Admission is free to FAME and SMA members, and £50 to non-members, including lunch, morning coffee and afternoon tea. Advance booking is essential: for a booking form contact Hilda Young.

7 to 9 July 2011: ‘Documenting the Early Modern Book World: Inventories and Catalogues in Manuscript and Print’, the Third Book History Conference, University of St Andrews. The conference will discuss book inventories and catalogues in manuscript and print, between the fifteenth and the eighteenth centuries, with confirmed papers on printers’ and booksellers’ lists, private collectors, discussions of the fate of specific items, and the collections of religious institutions. It will cover themes from the Baltic, Portugal, Italy, Denmark, Spain, France, Germany and the British Isles. For a draft programme, see the conference website.

22 to 24 July 2011: Chinese embroidery workshop, Ashmolean Museum, Oxford. Our Fellow Lynn Hulse joins forces with tutor Nicola Jarvis in one of a series of courses designed to introduce participants to embroidery history and techniques, combining a scholarly introduction to the subject with practical training. This three-day course will look at designs from Qing-dynasty China (1644—1911), inspired by objects from the Ashmolean’s oriental collection, and it includes an introductory lecture on Chinese textiles and design by Gary Dickinson, co-author of Imperial Wardrobe.

Courses later in the year include crewel embroidery in the Jacobean style, inspired by the panels worked by Lady Carew for Castle Boro early in the twentieth century, at Girton College, Cambridge; blackwork in the Tudor style with particular reference to the portrait of Elizabeth I at Jesus College, Oxford; raised, or stump, work based on objects from the Ashmolean collections, at the Ashmolean Musuem; and crewel embroidery at the Winterthur Museum and Gardens, Wilmington, Delaware, USA. For further information, please contact Lynn by email, or telephone 020 7431 9059.

15 October 2011: Day school: New research on English Heritage properties, 10am to 5pm, at the Society of Antiquaries, Burlington House, London W1J 0BE.

In the exercise of their curatorial responsibilities, English Heritage staff are continually carrying out new fieldwork and archival research. The results are used to inform conservation work, educational programmes and the presentation of properties to visitors. New findings are published in the English Heritage Historical Review and via the new Portico pages of the English Heritage website, where an increasing volume of information on the history and significance of English Heritage properties is being made available, along with guidance on research themes and on primary sources in the English Heritage National Archives and elsewhere.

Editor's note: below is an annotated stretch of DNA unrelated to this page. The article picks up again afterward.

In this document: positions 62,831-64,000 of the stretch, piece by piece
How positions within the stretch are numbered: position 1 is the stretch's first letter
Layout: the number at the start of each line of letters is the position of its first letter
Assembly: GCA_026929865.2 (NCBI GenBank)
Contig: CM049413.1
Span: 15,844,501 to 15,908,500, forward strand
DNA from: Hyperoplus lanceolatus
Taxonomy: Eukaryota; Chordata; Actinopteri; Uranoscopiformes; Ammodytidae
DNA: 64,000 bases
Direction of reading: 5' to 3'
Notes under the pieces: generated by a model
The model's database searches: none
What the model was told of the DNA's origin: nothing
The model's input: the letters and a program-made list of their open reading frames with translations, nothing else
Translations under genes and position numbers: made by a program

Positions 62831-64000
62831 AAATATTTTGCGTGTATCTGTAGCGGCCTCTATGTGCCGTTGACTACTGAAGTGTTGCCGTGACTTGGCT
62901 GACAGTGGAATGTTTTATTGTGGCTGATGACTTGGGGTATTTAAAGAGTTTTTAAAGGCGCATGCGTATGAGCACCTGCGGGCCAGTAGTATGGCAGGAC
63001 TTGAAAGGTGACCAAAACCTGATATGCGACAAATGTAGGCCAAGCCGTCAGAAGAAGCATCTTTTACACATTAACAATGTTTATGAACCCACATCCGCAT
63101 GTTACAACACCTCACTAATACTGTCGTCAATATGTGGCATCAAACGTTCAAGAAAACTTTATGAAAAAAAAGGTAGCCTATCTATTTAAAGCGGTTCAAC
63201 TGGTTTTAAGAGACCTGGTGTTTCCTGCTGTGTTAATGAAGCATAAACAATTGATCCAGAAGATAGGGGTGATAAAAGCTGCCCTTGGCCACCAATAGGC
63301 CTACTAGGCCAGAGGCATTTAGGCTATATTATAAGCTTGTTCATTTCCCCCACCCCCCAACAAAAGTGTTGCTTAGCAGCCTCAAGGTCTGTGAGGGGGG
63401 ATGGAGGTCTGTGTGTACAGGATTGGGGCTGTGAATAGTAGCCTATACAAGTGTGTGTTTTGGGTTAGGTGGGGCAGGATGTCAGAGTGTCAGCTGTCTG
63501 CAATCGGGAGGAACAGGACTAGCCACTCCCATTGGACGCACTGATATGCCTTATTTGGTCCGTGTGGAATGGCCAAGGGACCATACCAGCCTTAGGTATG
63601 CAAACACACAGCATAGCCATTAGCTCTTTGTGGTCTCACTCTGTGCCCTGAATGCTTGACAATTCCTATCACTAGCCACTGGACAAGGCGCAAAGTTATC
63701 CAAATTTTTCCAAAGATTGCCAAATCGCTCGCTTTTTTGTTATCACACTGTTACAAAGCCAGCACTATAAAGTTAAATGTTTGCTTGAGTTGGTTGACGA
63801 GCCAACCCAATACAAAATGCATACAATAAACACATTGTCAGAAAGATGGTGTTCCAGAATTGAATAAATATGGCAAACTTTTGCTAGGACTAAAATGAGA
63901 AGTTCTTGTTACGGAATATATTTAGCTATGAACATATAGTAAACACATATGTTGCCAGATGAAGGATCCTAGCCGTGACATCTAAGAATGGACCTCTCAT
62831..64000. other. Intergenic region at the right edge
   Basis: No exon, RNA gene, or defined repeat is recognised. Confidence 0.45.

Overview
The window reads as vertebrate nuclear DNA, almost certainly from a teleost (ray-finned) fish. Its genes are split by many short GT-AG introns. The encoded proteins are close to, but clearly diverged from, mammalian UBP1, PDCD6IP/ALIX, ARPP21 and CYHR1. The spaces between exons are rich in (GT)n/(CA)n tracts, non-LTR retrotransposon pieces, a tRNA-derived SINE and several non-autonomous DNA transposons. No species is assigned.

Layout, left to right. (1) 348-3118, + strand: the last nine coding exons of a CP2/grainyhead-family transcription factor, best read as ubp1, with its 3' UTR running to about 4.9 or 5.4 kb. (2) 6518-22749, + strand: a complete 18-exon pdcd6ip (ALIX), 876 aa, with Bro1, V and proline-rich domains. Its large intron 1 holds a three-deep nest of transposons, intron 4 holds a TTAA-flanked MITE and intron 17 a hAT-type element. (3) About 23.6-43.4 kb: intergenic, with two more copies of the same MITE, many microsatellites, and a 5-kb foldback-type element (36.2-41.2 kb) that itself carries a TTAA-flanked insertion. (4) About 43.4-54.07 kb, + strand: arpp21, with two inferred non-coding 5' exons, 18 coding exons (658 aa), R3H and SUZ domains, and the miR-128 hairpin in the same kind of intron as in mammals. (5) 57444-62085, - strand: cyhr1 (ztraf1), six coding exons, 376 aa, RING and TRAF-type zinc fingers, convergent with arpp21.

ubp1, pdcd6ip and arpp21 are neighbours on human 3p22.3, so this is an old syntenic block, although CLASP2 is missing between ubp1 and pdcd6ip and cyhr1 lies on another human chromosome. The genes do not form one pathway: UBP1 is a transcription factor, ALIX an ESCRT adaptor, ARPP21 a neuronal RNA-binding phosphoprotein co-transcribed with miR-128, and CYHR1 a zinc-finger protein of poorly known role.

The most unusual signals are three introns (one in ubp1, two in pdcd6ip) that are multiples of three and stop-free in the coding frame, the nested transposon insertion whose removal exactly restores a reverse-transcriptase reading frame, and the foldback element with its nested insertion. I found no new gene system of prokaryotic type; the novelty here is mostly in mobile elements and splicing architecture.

This day school will introduce Portico and feature current research on a wide range of themes, from the chronology of Stonehenge and the results of recent archaeological investigations at Byland Abbey, Hailes Abbey and Audley End to reconstructing the interiors at Dover Castle, the gardens at Kenilworth Castle and the lost landscapes of Witley Court. Further details will be published shortly, but you can book a place now by sending an email (there will be a £10 charge to cover the cost of refreshments).

Books by Fellows: Digging up a Past

Fellow John Mulvaney must surely have kept a diary from a relatively young age, or else he is blessed with an astonishingly retentive memory, for his autobiography, Digging up a Past (University of New South Wales Press; ISBN: 9781742232195), details with remarkable precision the key events of a packed life of eighty-five years (and still going strong). Many Fellows feature in John’s biography, and many more will enjoy the portraits that John paints of such Titans as Charles McBurney, who features largely in the story, Grahame Clark, Glyn Daniel, Mortimer Wheeler and Peter Ucko.

They form a group of people who were influential on Mulvaney’s choice of a career in archaeology, rather than as a historian of the British Labour Party, which is what he had intended in the late 1940s, inspired by the rise of the Australian Labor Party. His scholarship was combined with political activism, and what builds up through the book is John Mulvaney’s growing sense of frustration at the attitude of colleagues towards the archaeology of Australia during the 1950s, born of prejudice against the indigenous population and a belief that they lacked the sophistication to have created anything but the most primitive and superficial of cultures; and then, from the late 1960s, when it became fashionable to undertake fieldwork in Australia, partly because of John’s own pioneering work in demonstrating the sheer antiquity of Aboriginal culture, the failure of archaeologists to engage at all with indigenous communities whose living culture they were trampling all over. John is very modest about his own achievements, and often questions how successful he was in bridging the gulf between archaeologists and prominent Aboriginal people who regarded archaeologists with deep suspicion, but if there is now something of a rapport, it is surely down to his early efforts.